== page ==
One of FOSS Linux readers asked this question in the Chrome installation article in the elementary OS. I thought many of you might also find the solution useful, hence this article.

Ubuntu and its derivatives including Linux Mint and elementary OS asks for keyring every time a user reboots the computer and launches certain Internet browsers including Google Chrome and Chromium.

What is a keyring?

The keyring stores passwords and encryption keys for you, just like a safe for passwords. Your passwords are encrypted and protected with your login password by default settings. Every time you launch an application the keyring enters the password for you. This is true when you don’t have automatic login enabled. If you have automatic login enabled, then keyring won’t enter the password for you. Instead, it asks for you to first unlock the safe, for security reasons. Though this behavior is completely justified, it may become a frustrating experience if you are the sole user of your PC or it is a test PC where you don’t have any personal info stored.

Stop Keyring Popup after reboot in Ubuntu, Linux Mint, and elementary OS

Option 1: Disable Automatic Login

If you don’t have auto-login activated, the keyring is unlocked when you log in to your user account. Therefore, the system authenticates that you are the user and bypasses keyring prompt when you launch Chrome.

Option 2: Make Keyring password Blank

Step 1) Launch ‘Terminal’ and enter the following command. Elementary OS users may need to first enable PPA before attempting below command. Ubuntu 17.10 comes with seahorse pre-installed, so you may see output that “seahorse is already the newest version…’.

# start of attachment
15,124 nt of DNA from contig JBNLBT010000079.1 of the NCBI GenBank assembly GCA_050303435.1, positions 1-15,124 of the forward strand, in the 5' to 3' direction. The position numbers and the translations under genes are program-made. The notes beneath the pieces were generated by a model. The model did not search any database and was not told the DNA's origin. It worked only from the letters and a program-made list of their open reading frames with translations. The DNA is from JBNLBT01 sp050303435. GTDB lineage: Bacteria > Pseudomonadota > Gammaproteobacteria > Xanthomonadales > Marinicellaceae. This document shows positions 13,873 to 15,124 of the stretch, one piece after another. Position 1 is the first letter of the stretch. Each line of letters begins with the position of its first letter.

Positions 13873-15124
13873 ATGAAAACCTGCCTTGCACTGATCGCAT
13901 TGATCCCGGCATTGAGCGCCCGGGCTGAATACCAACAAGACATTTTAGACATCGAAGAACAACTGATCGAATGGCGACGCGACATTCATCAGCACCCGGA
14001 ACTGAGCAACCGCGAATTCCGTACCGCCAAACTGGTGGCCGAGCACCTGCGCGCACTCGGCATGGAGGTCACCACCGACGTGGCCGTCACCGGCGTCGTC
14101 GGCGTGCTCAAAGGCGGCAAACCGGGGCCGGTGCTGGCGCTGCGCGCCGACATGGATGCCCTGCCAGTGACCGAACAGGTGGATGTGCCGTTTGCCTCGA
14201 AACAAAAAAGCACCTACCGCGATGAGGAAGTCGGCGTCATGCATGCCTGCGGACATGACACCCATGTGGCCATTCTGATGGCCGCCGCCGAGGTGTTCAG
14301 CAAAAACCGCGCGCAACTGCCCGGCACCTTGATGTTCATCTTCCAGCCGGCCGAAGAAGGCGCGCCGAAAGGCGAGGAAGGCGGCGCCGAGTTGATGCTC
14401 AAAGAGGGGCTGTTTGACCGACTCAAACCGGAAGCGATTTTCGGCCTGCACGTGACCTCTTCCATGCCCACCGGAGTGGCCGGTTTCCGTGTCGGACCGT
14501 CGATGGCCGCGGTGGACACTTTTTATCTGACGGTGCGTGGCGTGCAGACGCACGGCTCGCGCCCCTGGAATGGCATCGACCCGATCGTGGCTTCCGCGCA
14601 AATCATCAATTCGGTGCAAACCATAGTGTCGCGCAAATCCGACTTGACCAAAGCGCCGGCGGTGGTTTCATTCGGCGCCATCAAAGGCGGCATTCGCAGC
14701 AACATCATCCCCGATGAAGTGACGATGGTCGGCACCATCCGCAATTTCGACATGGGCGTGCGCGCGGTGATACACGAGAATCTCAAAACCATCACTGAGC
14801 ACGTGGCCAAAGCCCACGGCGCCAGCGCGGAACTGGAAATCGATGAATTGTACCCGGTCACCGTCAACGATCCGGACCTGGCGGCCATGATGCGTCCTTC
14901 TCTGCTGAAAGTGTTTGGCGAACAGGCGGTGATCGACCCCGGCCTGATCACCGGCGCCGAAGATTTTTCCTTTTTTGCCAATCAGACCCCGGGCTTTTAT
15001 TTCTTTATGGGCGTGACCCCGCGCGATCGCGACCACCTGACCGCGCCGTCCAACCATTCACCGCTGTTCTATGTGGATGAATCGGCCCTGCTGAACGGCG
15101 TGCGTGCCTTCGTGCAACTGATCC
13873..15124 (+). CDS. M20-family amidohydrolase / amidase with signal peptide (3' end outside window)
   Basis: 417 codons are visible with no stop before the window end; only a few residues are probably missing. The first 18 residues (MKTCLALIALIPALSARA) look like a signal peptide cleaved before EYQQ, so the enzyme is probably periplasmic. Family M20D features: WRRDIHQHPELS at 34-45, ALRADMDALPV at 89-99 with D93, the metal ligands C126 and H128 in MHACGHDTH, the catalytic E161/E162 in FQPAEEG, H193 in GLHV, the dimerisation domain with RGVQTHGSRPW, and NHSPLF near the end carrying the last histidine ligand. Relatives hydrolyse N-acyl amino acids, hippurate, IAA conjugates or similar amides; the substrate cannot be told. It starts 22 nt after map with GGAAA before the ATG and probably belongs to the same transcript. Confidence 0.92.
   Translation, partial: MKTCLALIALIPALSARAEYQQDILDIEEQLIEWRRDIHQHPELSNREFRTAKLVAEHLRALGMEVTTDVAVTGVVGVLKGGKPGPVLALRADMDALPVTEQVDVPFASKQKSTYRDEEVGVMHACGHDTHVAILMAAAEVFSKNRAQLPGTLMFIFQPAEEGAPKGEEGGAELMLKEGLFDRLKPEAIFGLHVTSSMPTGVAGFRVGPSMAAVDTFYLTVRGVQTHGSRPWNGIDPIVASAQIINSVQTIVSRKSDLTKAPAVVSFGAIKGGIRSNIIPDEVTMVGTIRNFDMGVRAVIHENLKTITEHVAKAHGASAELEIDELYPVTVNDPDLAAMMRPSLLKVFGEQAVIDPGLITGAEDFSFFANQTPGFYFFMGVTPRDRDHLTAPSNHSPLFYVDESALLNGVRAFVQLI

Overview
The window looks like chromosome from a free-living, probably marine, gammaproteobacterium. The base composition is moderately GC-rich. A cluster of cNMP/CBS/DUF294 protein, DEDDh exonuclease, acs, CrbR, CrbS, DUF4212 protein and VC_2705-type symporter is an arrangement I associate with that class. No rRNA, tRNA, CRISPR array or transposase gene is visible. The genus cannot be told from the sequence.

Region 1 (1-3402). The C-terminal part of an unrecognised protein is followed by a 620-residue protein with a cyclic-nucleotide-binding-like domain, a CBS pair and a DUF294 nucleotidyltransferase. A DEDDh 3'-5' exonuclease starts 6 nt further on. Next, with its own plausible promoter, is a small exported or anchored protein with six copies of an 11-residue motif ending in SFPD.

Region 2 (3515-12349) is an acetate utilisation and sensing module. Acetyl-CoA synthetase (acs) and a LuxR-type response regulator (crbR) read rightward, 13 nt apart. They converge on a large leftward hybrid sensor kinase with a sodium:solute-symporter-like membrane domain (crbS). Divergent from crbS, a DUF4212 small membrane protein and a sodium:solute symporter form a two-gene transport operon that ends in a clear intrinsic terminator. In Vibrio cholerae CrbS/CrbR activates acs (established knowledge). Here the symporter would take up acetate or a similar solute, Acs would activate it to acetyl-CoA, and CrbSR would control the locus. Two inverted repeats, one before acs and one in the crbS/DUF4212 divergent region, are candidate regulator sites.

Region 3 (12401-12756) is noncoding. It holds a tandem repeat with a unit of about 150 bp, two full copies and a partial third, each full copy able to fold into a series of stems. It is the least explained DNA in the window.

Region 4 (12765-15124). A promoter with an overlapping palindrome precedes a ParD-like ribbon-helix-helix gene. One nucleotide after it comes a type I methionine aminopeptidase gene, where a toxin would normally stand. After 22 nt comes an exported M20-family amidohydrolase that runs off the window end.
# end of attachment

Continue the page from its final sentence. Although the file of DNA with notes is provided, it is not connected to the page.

sudo apt-get install seahorse

Step 2) After the installation is complete, launch “seahorse” from programs.

READ  How to create App Folders in Ubuntu 17.10
Launching Seahorse
Launching Seahorse

Step 3) Right-click on “Login” and select “Change Password”.

Change Password in Seahorse
Change Password in Seahorse

Step 4) Enter the old password when you see the pop-up. Then leave the new password field blank. Don’t enter even space. Click ‘Continue’.

Leave the New Password Blank
Leave the New Password Blank

Step 5) You should see an obvious warning pop-up that passwords will be unencrypted. Click ‘Continue’.

No Encryption Warning
No Encryption Warning

That’s it! Restart your computer for the setting to take effect. Next time you launch Chrome or Chromium browser, you should not see keyring request.

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Hi there! I'm Kiran Kumar, founder of FOSSLinux.com. I'm an avid Linux lover and enjoy hands-on with new promising distros. Currently, I'm using Ubuntu as a daily driver and run several other distros such as Fedora, Solus, Manjaro, Debian, and some new ones on my test PC and virtual machines. I have a day job as an Engineer, and this website is one of my favorite past time activities especially during Winter ;). When I'm not writing for FOSSLinux, I'm seen biking and hiking on scenic trails. Hope you enjoy using this website as much as I do writing for it. Feedback from readers is something that inspires me to do more, and spread Linux love!. If you find a time, drop me an email or feedback from the 'Contact' page. Or simply leave a comment below if you found this article useful. Have a good day!

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Andres
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Andres

Doesn’t work, that’s it
Reading package lists… Done
Building dependency tree
Reading state information… Done
seahorse is already the newest version (3.20.0-5).
0 upgraded, 0 newly installed, 0 to remove and 0 not upgraded.
Go to programs and there’s nothing on that name, can’t find it

Gary Bivin
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Gary Bivin

On my Linux Mint 19, it shows up as “Passwords and Keys”.